Passed in 1970, NEPA requires “federal agencies to assess the environmental effects of their proposed actions prior to making decisions.”
NEPA governs the approval process of permits, dictates federal land management, and regulates the construction of highways and other publicly owned facilities.
A central facet of NEPA includes the Environment Impact Study (EIS), a process by which proposed projects are assessed for their respective effects on the environmental region in which they’ll reside. The precluding action to an EIS is an Environmental Assessment (EA) — an initial evaluation of the proposed project’s impact on its environment.
EIS’s can take multiple years to be fully completed, which causes a significant delay to project timelines. One public comment about the EIS process asserted that “even large complex energy projects would require only about 12 months for the completion of the entire EIS process.”
CEQ found that, on average, impact studies take 4.5 years to complete.
The CEQ’s proposed time limit is one year for assessments and two years for impact studies.
The findings of an EIS can go one of two ways: either no significant impact is determined or a significant impact is found and a statement of that projected impact is prepared.
From there, a public comment period of 45 days is begun.
About the new rule, the Trump administration stated, “CEQ has not comprehensively updated its NEPA implementing regulations since 1978, more than four decades ago. Over time, the NEPA process has become increasingly complex and time-consuming.”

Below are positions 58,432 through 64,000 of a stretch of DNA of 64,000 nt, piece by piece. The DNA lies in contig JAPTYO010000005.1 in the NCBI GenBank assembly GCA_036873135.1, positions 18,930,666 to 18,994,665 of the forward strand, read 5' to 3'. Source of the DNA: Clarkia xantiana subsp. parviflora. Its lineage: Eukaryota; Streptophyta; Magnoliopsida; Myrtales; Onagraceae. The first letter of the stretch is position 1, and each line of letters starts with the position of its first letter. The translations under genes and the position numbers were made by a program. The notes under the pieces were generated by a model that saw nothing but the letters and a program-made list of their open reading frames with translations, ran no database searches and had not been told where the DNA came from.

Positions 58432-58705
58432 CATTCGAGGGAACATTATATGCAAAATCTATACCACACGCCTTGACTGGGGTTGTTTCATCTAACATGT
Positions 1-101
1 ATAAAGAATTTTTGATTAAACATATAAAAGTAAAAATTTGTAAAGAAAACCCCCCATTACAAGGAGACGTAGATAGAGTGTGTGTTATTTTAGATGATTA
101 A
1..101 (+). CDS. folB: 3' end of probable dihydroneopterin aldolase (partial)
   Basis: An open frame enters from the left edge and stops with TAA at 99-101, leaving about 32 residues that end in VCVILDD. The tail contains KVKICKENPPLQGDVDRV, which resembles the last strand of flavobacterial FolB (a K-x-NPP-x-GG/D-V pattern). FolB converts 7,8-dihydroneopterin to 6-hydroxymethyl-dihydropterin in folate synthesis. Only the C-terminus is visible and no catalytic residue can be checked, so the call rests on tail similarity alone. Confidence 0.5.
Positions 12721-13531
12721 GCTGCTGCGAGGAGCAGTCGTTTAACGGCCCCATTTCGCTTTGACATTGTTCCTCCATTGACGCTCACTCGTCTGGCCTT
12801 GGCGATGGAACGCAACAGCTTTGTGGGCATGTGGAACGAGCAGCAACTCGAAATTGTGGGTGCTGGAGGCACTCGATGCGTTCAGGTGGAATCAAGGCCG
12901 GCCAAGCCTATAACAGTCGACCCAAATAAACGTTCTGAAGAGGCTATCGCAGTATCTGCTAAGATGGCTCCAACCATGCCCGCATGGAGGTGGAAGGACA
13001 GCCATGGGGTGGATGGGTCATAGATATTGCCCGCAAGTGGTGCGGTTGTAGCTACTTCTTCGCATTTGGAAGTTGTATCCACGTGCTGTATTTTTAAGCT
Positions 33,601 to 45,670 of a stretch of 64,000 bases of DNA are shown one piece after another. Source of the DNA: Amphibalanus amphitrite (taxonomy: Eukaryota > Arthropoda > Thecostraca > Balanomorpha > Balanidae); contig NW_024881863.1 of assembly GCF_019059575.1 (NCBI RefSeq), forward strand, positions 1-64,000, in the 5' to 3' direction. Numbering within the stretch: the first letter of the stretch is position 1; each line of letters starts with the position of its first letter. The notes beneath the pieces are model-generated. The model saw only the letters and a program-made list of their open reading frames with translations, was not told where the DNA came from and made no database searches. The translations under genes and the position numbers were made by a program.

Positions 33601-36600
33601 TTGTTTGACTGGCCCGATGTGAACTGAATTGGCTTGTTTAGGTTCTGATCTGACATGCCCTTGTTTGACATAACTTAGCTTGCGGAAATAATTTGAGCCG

The Council on Environmental Quality is overseeing the approval and implementation of the rule. Public comments on the rule must be submitted by March 10, 2020. The general public can submit comments a few ways, including through their online portal.
Two public hearings will be held on the issue: the first on February 11 in Denver and the second on February 25 in Washington, D.C.
CEQ Chairman, Mary B. Neumayr, stated, “The proposed rule would ensure Federal agencies consider the significant environmental impacts of proposed projects and activities, while accelerating the process so that timely decisions are made on major infrastructure and other projects affecting Americans’ everyday lives.”
Disclosure: Unlike almost every other media outlet, The Texan is not beholden to any special interests, does not apply for any type of state or federal funding, and relies exclusively on its readers for financial support. If you’d like to become one of the people we’re financially accountable to, click here to subscribe.
Brad Johnson is an Ohio native who graduated from the University of Cincinnati in 2017. He is an avid sports fan who most enjoys watching his favorite teams continue their title drought throughout his cognizant lifetime. In his free time, you may find Brad quoting Monty Python productions and trying to calculate the airspeed velocity of an unladen swallow.